Equal Pay Day was originated by the National Committee on Pay Equity in 1996 as a public awareness event to illustrate the gap between men’s and women's wages.
Women lose thousands of dollars each year, and hundreds of thousands over a lifetime, because of the gender and racial wage gap. In 2019, the typical woman who worked full time took home just 82 percent of the typical man’s pay.
The disparities are even greater for Black, Native American, and Hispanic women, who earned 63 percent, 60 percent, and 55 percent of white men’s wages, respectively.
While Asian American women make 87 percent of what white men make, the gap for Asian women varies significantly depending on subpopulation, with some Asian women – for example, Cambodian and Vietnamese women – earning among the lowest wages.
For Latinas’ Equal Pay Day doesn’t occur until October because it takes that long for the average Latina to earn what the average white man made in the previous year.
Since the covid-19 pandemic began, women, especially women of color, disproportionately are working on the frontlines, in caregiving, and working to combat the virus, but they continue to earn less than their male counterparts.
In a proclamation on Equal Pay Day, President Joe Biden said the nation needs to begin by passing the Paycheck Fairness Act, which will take steps towards the goal of ending pay discrimination.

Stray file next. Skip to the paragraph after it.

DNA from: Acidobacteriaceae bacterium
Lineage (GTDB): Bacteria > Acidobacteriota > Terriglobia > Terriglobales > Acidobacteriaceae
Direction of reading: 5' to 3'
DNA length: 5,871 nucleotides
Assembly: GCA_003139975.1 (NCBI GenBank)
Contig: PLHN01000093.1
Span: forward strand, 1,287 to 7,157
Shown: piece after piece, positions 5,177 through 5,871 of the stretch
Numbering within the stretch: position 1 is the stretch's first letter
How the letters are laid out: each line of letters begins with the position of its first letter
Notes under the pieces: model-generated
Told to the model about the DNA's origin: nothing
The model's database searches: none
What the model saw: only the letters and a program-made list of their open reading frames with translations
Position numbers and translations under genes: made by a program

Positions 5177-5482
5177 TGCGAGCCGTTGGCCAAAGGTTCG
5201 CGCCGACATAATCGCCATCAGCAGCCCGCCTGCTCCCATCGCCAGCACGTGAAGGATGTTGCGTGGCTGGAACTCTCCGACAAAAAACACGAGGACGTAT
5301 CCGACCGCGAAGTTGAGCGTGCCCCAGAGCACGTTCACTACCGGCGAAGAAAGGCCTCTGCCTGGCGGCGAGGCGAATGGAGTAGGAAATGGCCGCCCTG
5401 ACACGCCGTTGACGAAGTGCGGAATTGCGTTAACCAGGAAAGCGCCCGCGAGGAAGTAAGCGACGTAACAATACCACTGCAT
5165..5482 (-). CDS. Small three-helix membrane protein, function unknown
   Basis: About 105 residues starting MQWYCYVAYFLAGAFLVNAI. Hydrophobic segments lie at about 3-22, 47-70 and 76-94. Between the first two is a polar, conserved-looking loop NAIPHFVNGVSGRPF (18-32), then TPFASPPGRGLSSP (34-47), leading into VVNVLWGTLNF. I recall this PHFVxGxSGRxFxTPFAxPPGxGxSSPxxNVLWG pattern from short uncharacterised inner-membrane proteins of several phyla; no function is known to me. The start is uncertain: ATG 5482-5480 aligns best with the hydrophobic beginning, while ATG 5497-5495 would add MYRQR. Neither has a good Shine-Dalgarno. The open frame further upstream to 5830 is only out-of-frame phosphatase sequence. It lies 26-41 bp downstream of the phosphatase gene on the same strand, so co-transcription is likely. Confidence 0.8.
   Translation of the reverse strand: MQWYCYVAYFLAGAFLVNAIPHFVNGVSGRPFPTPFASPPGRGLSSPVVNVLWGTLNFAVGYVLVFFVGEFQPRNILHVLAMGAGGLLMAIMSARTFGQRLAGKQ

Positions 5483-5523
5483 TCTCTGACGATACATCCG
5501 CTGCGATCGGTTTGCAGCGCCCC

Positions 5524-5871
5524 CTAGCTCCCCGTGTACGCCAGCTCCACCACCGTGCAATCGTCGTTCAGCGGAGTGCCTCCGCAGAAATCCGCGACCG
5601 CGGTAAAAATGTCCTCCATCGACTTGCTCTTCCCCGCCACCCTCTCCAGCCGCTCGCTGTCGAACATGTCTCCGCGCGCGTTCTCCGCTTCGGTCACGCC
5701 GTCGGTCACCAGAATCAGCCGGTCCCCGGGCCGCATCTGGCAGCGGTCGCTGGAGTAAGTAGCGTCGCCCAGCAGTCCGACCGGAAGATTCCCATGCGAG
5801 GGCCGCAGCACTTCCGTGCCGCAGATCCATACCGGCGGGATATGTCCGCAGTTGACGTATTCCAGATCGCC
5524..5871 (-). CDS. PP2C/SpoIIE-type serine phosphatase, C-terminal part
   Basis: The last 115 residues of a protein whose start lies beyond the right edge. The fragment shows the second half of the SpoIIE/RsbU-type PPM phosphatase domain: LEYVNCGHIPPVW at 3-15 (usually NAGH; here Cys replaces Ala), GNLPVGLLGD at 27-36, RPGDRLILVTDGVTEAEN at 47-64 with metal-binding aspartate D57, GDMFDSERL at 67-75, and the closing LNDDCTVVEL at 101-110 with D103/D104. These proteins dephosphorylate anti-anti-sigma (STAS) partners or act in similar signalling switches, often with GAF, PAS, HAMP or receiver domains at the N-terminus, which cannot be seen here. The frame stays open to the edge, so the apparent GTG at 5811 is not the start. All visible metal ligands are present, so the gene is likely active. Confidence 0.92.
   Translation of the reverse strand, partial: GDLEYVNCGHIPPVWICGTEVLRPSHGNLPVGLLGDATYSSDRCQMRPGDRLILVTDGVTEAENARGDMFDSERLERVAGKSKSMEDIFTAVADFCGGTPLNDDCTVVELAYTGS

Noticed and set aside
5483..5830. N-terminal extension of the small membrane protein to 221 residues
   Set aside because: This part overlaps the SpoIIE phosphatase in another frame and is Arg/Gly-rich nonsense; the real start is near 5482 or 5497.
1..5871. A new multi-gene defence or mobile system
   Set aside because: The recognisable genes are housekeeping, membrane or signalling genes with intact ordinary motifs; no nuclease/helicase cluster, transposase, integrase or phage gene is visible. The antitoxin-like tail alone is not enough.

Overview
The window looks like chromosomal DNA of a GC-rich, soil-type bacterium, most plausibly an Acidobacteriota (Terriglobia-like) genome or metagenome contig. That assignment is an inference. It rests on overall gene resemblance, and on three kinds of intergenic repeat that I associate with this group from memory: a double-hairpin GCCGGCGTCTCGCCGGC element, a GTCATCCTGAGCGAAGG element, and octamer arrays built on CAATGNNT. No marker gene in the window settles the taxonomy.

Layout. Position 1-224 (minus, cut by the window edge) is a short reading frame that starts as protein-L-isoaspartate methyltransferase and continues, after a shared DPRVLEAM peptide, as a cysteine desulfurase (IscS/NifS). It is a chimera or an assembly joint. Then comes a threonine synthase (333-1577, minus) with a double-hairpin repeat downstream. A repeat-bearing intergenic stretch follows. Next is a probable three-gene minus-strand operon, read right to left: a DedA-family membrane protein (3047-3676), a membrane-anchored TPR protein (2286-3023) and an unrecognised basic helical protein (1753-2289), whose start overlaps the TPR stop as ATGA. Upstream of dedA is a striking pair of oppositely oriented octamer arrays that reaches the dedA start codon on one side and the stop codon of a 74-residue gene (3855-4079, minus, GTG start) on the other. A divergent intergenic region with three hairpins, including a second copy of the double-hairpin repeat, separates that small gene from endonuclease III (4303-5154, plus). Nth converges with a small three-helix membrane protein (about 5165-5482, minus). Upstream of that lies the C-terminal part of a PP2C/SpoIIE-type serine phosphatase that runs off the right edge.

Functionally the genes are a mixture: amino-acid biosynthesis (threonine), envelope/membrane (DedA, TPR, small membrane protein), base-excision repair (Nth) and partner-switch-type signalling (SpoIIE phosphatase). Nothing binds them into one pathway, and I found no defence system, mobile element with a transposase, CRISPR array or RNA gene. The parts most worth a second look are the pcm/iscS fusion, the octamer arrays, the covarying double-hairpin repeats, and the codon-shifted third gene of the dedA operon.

For example, Biden said, it will ban employers from seeking salary history – removing a common false justification for under-paying women and people of color – and it will hold employers accountable who engage in systemic discrimination.
“The bill will also work to ensure transparency and reporting of disparities in wages, because the problem will never be fixed if workers are kept in the dark about the fact that they are not being paid fairly,” he said in the proclamation. “Relying on individuals to uncover unfair pay practices on their own will not get the job done; when pay data is available, workers can better advocate for fair pay and employers can fix inequities.”
Biden said family and medical leave also is needed to make schedules more predictable and childcare more affordable, and build pipelines for training that enable women to access higher-paying jobs.
And, he added, this commitment also means increasing pay for childcare workers, preschool teachers, home health aides, and others in the care economy – and taking additional steps to increase wages for American workers, such as raising the minimum wage and empowering workers to organize and collectively bargain, both of which are important to reducing the wage gap for women.
“There is still significant work to be done to make sure our daughters receive the same rights and opportunities as our sons, and that work is critical to ensuring that every American is given a fair shot to get ahead in this country,” Biden said in concluding his proclamation. “Today, on Equal Pay Day, we recognize the role that equal pay plays in building back better for everyone.”